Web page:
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. Last Updated: 07/27/2016

Rostelekom Cool on Cutting Prices

Long-distance telecoms provider Rostelekom is unlikely to reduce tariffs any time soon to comply with a rate cut urged by the government, officials and analysts said.

Led by First Deputy Prime Minister Anatoly Chubais, Russian government officials announced earlier this month that telephone companies should cut long-distance costs 5 percent to 10 percent in the near future, but did not specify when.

Rostelekom's assistant deputy director Kirill Skokov said Thursday the company could not comply with the price cut because it did not have direct power over domestic billing and price setting.

"Regional operators, in agreement with local governments, set tariffs on domestic long-distance calls," he said at a news conference. "Rostelekom has no relationship to these tariffs, as we are not a charging office."

Rostelekom handles 95 percent of all long-distance domestic calls and 85 percent of international calls. It charges domestic regional operators for use of its lines and they then set consumer tariffs, the company said.

Vladislav Vasin, the company's first assistant general director, said the State Anti-Monopoly Committee would have to give its approval to any regional price reduction.

Rostelekom officials failed to explain why international long distance rates, which could be changed without difficulty, would not be lowered. But company officials said international rates, which have remained static since 1996, have fallen 15 percent in dollar terms due to inflation.

However, Rostelekom has increased the period during which international calls are most expensive.

In January, Rostelekom increased international tariffs by 50 percent between 8 p.m. and 10 p.m. It is unclear how much the change will increase revenue streams. But the two-hour time window corresponds with the beginning of the U.S. work day when telephone use, and therefore revenue, was most likely high, analysts said.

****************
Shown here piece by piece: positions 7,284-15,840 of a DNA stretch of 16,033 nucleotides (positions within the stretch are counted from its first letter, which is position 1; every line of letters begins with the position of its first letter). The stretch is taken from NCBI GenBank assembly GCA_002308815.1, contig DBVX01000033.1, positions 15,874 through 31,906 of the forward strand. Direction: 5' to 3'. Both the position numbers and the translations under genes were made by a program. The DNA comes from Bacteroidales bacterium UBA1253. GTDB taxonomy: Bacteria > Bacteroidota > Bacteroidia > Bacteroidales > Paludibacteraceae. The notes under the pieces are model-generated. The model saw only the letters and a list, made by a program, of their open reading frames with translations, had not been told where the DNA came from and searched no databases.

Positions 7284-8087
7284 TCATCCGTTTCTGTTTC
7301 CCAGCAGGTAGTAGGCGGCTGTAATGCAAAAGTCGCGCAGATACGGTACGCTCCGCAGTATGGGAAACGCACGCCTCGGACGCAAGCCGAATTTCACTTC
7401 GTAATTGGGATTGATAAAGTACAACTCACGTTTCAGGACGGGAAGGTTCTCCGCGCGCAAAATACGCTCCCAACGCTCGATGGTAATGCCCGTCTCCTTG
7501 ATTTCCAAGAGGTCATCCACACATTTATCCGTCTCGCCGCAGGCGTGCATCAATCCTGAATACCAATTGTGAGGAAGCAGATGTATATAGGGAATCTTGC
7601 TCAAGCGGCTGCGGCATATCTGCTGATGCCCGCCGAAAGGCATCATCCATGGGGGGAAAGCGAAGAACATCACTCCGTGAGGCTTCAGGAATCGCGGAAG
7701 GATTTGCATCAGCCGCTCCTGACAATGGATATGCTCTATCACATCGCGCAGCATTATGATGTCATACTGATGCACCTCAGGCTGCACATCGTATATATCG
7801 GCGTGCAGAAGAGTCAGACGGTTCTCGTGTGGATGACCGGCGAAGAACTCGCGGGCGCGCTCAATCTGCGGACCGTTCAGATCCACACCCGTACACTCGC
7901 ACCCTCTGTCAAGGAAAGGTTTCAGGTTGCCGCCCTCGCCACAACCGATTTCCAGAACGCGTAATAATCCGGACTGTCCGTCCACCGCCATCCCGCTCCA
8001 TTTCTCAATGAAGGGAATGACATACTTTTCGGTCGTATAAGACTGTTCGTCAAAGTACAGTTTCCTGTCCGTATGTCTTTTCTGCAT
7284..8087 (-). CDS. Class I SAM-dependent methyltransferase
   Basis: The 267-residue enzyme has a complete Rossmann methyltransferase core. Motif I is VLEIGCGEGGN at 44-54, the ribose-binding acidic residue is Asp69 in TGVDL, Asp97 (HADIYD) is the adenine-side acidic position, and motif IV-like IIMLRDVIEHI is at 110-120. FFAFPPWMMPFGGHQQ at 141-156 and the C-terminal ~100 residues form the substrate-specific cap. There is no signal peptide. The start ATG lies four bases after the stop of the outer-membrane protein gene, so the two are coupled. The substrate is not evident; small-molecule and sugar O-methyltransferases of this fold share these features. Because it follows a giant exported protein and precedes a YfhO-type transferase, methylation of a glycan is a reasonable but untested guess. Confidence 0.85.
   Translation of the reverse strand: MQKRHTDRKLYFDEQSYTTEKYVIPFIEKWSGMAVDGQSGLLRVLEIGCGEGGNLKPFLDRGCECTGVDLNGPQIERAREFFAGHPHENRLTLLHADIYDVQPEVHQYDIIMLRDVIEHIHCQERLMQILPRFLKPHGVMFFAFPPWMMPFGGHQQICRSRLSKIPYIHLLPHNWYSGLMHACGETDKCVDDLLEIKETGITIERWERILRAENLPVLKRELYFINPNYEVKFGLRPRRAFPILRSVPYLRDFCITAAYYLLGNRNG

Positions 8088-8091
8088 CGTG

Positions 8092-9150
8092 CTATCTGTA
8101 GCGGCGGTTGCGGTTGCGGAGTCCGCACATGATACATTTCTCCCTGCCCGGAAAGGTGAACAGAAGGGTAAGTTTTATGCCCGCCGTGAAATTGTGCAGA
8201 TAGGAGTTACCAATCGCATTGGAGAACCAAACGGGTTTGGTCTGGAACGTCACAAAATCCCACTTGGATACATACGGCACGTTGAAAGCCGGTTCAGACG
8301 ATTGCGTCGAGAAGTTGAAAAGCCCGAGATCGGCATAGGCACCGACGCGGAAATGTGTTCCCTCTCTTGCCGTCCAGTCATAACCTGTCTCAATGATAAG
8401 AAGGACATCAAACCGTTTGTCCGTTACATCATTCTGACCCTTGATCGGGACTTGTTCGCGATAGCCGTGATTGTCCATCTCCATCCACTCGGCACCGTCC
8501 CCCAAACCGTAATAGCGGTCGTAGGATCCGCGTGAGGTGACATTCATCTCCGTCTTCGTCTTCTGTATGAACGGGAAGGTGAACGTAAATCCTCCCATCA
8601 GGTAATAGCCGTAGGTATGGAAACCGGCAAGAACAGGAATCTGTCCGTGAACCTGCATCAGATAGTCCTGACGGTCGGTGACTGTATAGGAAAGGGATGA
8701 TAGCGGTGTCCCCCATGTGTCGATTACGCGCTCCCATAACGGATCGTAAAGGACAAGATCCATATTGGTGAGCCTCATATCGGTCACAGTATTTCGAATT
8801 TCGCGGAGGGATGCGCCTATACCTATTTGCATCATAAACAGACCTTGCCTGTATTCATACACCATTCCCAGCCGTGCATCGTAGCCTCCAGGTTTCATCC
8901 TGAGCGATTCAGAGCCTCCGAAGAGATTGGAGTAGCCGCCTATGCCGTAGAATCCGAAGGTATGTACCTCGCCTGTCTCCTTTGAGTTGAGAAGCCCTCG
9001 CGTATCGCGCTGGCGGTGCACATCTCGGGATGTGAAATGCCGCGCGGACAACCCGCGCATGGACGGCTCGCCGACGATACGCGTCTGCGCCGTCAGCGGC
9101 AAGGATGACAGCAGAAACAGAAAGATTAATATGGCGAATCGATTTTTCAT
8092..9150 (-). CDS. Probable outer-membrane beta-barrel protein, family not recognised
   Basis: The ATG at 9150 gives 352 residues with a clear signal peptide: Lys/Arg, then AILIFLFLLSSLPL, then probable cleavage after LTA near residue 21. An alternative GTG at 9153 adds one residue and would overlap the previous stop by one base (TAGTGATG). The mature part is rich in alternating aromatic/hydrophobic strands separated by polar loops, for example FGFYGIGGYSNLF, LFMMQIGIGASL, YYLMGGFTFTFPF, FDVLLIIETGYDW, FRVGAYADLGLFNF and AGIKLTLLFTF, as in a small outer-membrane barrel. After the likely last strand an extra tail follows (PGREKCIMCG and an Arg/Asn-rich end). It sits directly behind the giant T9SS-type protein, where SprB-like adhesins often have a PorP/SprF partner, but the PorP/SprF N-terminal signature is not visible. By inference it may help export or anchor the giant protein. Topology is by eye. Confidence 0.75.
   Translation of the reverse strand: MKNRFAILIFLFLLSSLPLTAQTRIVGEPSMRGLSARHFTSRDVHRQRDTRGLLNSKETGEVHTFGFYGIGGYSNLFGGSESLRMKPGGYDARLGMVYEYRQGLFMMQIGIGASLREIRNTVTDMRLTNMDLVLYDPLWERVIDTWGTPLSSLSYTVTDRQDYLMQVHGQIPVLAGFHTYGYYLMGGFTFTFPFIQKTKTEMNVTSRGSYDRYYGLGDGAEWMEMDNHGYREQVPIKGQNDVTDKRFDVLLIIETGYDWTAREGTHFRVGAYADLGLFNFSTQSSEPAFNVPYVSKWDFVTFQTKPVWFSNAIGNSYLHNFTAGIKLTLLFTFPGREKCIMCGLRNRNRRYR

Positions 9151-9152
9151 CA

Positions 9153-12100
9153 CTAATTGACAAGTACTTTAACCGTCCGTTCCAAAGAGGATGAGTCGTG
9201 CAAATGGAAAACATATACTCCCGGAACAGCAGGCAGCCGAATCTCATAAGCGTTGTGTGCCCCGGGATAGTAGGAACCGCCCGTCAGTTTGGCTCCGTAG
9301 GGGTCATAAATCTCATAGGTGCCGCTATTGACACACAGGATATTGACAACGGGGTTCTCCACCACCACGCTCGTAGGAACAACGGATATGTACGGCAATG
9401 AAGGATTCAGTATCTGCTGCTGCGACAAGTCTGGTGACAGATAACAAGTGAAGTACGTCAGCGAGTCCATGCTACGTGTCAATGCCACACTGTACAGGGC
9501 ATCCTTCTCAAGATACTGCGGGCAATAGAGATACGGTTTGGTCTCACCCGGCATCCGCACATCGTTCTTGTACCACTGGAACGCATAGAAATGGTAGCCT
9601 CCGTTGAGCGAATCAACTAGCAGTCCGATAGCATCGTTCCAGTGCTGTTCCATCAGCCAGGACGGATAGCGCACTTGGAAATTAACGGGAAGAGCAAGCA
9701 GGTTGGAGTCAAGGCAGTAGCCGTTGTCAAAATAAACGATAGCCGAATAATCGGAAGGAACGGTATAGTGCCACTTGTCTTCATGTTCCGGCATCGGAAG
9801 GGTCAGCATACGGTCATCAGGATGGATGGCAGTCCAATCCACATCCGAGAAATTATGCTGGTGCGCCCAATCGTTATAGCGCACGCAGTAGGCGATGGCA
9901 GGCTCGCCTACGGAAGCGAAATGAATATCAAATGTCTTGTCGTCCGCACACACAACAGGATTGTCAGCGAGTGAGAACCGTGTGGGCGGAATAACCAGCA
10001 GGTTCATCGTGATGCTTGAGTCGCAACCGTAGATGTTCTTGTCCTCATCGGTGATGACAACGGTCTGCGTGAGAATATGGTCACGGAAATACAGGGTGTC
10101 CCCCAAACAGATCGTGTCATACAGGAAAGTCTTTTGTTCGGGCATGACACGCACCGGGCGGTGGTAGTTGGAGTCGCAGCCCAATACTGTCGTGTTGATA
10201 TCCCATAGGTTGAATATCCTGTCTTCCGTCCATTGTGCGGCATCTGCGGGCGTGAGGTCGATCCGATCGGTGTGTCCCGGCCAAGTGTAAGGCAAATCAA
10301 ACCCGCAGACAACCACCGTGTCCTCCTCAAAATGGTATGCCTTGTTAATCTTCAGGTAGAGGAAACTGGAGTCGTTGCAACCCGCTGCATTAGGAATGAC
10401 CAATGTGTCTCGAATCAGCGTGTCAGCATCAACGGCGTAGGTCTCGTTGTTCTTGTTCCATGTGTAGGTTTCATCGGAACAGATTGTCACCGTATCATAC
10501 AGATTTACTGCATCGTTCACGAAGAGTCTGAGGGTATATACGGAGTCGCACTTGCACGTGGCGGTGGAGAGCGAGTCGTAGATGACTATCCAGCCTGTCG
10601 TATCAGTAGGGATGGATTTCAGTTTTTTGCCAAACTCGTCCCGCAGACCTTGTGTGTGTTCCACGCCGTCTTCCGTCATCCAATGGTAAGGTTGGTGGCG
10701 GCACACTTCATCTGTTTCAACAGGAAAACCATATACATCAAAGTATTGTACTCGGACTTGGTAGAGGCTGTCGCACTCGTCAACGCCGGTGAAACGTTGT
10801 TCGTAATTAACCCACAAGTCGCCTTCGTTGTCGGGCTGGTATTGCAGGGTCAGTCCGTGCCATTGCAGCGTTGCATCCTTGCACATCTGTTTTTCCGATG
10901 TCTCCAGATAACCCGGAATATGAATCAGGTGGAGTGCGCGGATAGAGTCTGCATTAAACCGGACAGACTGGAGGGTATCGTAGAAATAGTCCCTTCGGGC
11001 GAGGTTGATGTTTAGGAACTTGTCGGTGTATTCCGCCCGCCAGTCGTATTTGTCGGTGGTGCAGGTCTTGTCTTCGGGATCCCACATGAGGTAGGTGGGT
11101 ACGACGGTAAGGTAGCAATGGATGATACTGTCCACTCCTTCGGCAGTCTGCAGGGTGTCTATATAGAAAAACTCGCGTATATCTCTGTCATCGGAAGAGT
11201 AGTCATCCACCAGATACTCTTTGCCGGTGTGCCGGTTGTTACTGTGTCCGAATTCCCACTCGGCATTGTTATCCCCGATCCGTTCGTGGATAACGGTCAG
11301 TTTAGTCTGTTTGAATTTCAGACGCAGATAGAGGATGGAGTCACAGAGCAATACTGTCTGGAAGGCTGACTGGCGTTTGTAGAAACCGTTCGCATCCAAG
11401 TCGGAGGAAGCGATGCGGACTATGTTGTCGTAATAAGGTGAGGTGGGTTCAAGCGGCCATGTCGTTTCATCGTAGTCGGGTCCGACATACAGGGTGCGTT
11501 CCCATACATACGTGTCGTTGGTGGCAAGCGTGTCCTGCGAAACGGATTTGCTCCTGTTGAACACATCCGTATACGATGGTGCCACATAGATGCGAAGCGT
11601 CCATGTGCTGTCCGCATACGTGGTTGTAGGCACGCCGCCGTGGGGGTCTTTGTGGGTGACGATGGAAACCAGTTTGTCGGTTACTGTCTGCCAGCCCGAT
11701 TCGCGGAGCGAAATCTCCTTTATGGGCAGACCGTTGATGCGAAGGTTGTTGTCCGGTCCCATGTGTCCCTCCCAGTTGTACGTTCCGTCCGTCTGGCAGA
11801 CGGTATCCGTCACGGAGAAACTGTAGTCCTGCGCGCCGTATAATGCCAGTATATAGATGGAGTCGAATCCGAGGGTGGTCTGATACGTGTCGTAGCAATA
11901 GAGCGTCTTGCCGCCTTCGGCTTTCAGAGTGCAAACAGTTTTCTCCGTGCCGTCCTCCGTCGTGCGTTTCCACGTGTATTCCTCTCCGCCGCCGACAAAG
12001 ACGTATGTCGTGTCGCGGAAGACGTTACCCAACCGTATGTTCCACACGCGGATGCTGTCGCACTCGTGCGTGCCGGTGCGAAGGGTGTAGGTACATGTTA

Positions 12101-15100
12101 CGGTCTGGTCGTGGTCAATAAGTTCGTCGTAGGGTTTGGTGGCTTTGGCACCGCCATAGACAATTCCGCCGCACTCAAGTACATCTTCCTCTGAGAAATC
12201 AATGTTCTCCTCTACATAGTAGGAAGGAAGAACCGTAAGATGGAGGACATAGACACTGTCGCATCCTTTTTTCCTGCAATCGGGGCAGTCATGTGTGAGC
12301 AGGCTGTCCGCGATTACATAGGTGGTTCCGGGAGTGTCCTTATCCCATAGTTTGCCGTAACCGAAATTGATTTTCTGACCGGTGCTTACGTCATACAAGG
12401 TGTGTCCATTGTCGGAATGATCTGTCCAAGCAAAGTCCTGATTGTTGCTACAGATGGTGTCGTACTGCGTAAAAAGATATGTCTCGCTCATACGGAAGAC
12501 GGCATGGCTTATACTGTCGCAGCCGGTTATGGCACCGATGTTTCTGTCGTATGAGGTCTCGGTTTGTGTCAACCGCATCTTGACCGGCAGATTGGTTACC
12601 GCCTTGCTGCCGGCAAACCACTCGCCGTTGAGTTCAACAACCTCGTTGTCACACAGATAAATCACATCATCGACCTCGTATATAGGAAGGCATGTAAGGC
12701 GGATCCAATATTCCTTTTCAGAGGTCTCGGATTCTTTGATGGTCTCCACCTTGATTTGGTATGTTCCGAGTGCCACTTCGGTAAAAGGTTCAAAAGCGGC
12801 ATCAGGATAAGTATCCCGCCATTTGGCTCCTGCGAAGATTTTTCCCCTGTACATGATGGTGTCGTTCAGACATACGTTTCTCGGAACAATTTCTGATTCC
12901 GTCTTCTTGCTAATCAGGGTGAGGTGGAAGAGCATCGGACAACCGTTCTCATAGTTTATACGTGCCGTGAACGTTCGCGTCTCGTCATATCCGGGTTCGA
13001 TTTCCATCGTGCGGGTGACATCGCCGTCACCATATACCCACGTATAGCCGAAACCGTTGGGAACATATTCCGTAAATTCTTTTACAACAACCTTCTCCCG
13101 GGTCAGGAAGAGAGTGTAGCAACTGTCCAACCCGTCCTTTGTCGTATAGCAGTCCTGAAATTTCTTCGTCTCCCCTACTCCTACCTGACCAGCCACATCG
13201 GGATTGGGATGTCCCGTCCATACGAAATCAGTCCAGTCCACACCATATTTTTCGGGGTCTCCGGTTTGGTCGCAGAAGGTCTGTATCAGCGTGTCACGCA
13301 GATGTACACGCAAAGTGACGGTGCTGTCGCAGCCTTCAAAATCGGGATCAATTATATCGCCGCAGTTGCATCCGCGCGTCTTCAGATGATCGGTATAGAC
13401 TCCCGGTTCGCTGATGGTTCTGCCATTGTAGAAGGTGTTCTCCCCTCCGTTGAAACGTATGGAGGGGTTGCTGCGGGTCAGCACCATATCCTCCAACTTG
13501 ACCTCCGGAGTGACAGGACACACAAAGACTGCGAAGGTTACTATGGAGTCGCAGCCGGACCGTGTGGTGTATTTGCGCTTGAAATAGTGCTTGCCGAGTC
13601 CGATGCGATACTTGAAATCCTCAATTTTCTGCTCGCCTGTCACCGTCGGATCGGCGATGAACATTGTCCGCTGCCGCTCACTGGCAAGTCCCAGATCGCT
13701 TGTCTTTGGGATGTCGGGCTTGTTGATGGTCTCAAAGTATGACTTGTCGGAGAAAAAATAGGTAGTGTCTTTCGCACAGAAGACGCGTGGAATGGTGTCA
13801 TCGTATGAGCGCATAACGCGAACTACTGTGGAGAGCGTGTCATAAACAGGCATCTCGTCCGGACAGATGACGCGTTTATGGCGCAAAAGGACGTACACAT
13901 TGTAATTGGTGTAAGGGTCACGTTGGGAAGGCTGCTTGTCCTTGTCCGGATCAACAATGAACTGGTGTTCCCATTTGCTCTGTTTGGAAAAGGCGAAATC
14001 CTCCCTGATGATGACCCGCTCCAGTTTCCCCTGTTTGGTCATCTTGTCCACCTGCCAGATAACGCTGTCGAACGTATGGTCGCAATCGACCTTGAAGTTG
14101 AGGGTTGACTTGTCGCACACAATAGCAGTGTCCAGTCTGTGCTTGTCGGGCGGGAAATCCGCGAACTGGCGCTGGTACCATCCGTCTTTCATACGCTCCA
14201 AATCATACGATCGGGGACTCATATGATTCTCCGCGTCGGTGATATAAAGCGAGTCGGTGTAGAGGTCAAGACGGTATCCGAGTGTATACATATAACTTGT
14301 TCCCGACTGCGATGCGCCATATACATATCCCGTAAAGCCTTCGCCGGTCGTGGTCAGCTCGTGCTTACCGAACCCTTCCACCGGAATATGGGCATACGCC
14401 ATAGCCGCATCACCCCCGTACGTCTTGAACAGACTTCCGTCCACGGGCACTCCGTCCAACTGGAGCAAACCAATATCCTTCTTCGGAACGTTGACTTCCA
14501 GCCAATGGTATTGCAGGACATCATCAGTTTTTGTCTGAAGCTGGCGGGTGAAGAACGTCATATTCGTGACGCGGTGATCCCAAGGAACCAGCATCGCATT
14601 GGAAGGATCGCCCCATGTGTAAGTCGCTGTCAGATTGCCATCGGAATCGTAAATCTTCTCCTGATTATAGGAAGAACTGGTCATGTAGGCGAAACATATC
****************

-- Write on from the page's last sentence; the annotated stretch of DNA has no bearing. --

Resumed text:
Traffic, or telephone use, last year increased 12.7 percent, Rostelekom reported, though the company is still far below capacity using less than 30 percent of its lines, analysts said. Analysts attributed traffic increases to the country's improving economic condition, rather than Rostelekom's own marketing.

If international tariffs drop, it will most likely be on the initiative of a traffic-seeking Rostelekom than the government, analysts said. They said Rostelekom has far more freedom to drop international charges than local charges.

"The government has other issues to address, such as adjusting gas and heat tariffs which society depends on more," said Dmitry Sedov, an analyst at Creditanstalt-Grant. "Phone charges are ultimately consumer driven and follow supply and demand cost curves."

The long-distance company attempted to increase international traffic by offering discounts twice before. In 1996, the company offered a Christmas holiday discount, and for all of 1997, the company promised reductions on calls longer than five minutes. But because they were poorly advertised, analysts said, there was no change.

Moscow and St. Petersburg account for 80 percent of international traffic in Russia, but eventually this may change as pressure mounts to permit foreign companies to enter the market, analysts said. Cutting tariffs then will be imperative in holding its place in the market.

Now, though, Rostelekom's 1.9 billion ruble investment plans for 1998 led analysts to believe it would not decrease tariffs any time soon.